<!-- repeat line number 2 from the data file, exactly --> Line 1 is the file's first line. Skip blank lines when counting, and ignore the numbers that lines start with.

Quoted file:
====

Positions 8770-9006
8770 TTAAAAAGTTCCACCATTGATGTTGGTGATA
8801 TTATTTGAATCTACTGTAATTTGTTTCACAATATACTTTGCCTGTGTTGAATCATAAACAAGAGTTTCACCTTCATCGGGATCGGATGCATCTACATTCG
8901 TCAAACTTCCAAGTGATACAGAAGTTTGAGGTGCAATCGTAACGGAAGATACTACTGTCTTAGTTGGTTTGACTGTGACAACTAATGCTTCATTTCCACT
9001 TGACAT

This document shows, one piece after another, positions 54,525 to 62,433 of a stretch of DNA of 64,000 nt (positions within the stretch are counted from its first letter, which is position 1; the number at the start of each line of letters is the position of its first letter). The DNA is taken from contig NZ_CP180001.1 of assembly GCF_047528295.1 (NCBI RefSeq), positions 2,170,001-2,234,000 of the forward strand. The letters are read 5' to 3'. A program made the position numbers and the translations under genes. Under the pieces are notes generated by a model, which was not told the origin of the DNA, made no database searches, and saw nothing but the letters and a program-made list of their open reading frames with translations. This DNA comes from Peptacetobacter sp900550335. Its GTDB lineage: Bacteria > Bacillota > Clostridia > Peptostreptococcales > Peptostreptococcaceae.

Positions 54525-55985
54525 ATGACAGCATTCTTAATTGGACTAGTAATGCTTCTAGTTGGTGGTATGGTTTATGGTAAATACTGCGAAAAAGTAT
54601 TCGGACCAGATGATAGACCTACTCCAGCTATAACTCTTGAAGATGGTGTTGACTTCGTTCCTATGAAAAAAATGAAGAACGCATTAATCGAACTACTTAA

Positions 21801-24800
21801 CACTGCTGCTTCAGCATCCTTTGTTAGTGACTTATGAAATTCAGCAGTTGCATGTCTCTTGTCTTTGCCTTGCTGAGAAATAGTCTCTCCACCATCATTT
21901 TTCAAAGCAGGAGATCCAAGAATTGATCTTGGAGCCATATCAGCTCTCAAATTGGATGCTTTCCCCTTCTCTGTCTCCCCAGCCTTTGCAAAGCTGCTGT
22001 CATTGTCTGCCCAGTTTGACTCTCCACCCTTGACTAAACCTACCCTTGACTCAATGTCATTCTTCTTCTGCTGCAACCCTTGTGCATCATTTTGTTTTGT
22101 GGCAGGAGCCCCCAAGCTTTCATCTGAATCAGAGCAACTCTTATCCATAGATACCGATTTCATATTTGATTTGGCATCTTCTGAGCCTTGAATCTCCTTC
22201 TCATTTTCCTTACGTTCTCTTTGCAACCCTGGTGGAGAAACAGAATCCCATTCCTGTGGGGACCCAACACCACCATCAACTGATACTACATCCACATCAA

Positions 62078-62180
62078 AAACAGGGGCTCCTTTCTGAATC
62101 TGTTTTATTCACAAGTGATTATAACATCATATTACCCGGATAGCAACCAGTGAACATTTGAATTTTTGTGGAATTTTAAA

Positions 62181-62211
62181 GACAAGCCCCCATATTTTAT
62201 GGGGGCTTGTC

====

8770 TTAAAAAGTTCCACCATTGATGTTGGTGATA